The Holocaust was a state-sponsored, bureaucratic and systematic persecution and murder of approximately six million Jews by the Nazi regime and its collaborators. The Nazis under the command of Adolf Hitler believed that Germans were racially superior while the Jews were considered as an inferior group whose presence in the new state would derail the expansionist desires of Adolf Hitler. The Jews were also considered as a threat to the German racial community. During the Holocaust the German authority also targeted other groups that were perceived to be racially inferior.
On the contrary, the big slave trade is considered as the business that involved buying and selling of people, especially from Africa, for profit. These people were enslaved in the Capitalist Europe and were subjected to doing menial works such as tending the fields and working in mines (Franklin, 2000).
Comparison of the Holocaust and the Slave Trade
The holocaust and the slave trade are similar in that both involved inhumane treatment of the victims. The holocaust victims were subjected to torture before being burnt with fire while other died of diseases in the concentration and torture camps. Similarly, the slave trade involved the forceful selling of innocent people to countries beyond their continent. This was done by capturing the victims and eventually gathering them for shipment to Europe and Latin America. Due to the large numbers of the slaves, the living conditions during the shipment period were often pathetic leading to high mortality rates during the transit. It is estimated that only half of the slaves captured would make it to their destination. The poor conditions during the transit also led to psychological torture of the victims, which constituted to inhumane treatment.
The holocaust also compares to the slave trade in that many innocent people died in both occurrences. Notably, it is estimated that some thirty to sixty million Africans died being enslaved. Amongst those who died, 50% of them composed of newly-captured slaves, who passed away while being gathered in Africa, 10% died while crossing the ocean while the others died during the first “seasoning” phase of slave labor. Similarly, the spread of the Nazi tyranny across Europe lead to the death of millions of people. It is estimated that between two and three million soviet prisoners were murdered or died of neglect, starvation, maltreatment or disease (Franklin, 2000).
Additionally, the two events compare in that both were instigated by an increased economic turmoil and consequent pursuit of financial gains. In the case of the holocaust, the Nazis were eliminating the Jews, who they considered as being racially inferior. By doing this, the government believed that they would make Germany a stronger state thus make it easier to expand their territories through a racially strong German community. This would eventually lead to economic empowerment, especially at a time when the Word War had exhausted most of the country’s financial muscle. It was due to this similar reason of financial pursuit that the slave trade had propped up. The middle men, who captured and gathered the slaves in Africa, were driven by selfish financial interests. Similarly, those, who bought the slaves, were driven by capitalists’ interests since the slaves offered cheap and affordable labor (Appiah, 2005).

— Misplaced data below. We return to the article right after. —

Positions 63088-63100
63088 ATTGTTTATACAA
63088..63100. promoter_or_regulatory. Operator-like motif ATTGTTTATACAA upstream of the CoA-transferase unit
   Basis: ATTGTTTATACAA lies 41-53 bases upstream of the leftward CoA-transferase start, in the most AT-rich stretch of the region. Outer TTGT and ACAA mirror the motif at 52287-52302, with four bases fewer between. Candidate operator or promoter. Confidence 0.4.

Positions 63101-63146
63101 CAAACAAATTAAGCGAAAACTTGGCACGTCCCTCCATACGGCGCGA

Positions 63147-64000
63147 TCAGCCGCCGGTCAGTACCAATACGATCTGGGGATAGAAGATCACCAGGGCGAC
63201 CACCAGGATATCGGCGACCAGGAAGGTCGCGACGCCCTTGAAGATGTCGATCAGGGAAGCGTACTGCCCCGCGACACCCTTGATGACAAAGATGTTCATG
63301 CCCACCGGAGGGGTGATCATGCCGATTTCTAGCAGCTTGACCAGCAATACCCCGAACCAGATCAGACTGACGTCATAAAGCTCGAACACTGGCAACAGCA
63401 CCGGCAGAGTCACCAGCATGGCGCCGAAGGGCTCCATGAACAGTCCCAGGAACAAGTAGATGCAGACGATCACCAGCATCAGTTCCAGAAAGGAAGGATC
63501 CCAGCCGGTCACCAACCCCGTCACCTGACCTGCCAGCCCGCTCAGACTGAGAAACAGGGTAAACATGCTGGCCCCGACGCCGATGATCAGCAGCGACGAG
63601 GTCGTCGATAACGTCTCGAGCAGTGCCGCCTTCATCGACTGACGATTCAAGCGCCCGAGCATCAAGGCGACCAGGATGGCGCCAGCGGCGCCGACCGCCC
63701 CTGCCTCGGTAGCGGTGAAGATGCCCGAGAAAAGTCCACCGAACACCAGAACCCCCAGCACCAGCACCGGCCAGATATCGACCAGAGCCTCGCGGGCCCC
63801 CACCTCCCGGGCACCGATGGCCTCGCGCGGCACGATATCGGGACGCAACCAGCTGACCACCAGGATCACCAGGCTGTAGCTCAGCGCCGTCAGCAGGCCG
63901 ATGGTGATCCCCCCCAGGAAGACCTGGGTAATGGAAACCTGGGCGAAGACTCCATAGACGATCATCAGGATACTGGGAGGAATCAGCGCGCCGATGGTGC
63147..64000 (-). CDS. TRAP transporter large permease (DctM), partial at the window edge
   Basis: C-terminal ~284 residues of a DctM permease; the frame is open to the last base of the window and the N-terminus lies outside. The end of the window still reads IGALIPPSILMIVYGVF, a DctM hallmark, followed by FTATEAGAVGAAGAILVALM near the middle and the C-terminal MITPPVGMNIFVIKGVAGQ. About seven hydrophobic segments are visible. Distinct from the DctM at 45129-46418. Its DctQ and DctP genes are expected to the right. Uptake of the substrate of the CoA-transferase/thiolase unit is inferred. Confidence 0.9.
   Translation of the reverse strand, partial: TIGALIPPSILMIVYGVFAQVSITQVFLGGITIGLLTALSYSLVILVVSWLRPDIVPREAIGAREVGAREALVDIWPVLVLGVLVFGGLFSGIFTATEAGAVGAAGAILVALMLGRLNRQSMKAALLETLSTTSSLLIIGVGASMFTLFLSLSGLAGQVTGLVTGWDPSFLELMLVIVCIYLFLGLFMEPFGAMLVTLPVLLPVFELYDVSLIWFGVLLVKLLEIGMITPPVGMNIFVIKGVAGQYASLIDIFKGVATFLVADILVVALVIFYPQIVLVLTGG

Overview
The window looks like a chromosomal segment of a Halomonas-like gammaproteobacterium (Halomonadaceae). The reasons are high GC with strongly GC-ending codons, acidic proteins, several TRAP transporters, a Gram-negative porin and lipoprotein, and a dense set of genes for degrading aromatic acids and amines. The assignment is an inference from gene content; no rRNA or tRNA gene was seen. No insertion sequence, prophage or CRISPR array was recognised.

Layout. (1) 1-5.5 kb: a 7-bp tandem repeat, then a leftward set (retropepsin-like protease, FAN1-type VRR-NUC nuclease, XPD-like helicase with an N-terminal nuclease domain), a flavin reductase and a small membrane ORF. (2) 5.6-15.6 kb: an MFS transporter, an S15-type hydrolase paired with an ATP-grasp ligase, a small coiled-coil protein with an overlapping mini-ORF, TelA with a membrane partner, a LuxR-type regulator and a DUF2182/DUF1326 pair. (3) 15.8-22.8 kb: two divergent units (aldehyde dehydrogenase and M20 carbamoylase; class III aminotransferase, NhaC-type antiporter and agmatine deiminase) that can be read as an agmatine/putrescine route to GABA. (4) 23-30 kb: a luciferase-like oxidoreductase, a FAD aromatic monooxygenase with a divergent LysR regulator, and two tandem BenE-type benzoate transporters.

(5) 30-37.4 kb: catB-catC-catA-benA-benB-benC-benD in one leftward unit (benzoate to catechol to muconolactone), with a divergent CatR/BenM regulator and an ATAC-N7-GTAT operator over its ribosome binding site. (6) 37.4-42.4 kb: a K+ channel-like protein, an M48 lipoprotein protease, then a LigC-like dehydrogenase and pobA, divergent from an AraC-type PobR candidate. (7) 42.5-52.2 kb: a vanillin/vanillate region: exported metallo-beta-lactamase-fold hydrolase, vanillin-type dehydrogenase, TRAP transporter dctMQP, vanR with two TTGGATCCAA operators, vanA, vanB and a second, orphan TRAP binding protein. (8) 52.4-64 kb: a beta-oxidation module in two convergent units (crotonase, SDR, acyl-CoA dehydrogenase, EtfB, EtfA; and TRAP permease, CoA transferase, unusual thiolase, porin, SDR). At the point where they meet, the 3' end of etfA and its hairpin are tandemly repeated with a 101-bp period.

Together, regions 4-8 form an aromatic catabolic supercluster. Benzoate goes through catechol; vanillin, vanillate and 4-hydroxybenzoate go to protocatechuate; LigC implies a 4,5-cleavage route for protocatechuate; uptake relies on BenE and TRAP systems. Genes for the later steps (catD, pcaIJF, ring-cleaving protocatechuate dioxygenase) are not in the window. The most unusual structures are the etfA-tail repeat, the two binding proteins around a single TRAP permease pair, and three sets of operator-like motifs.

Notably, the effects of the two events still remain to be an issue of contempt amongst those affected. For instance, the issues of racial discrimination have been an item of great concern, often drawing diverse opinions from judicial, political and economic circles. This has led to the emergence of affirmative action that continues to attract diverse feeling, criticism and applaud (History.Com).
Contrast between the Holocaust and the Slave Trade
Commentators have contended that the holocaust is very unique from other forms of oppressions. This highlights the need to identify the difference between the holocaust and the slave trade. Notably, the holocaust targeted the Jews, who were perceived to be racially inferior and other people, who seemed to deviate from the social norms. The victims of the holocaust were placed in torture camps and concentration camps. Most of those placed in those camps ended up dying due to unbearable torture, diseases and neglect. This was, however, different with the slave trade where the target group involved the youthful and strong African population. They were then gathered in camps whose setup was different from the segregation camps.
The Holocaust involved elimination of some members of the German society in attempts to create a strong racial society unlike the slave trade, which involved buying of people, who would then be enslaved for economic gains. Somehow, the two events present a situation where two societies consider humanity in two diverse, yet juxtaposed perspectives. The Nazis perceived the Jews as a threat to financial and territorial expansion while the Trans-Atlantic slave trade seemed to appreciate the potential of human resource, though in the most inhumane way: slavery.
While slave trade was carried out with somewhat governments’ oblivion, the holocaust was, on the contrary, masterminded by the German ruling government - the Nazis - and their supporters. This made the holocaust one of the extreme genocide cases to ever happen since the perpetuators composed of the government, which was supposed to protect the people from such racial discrimination (History.Com).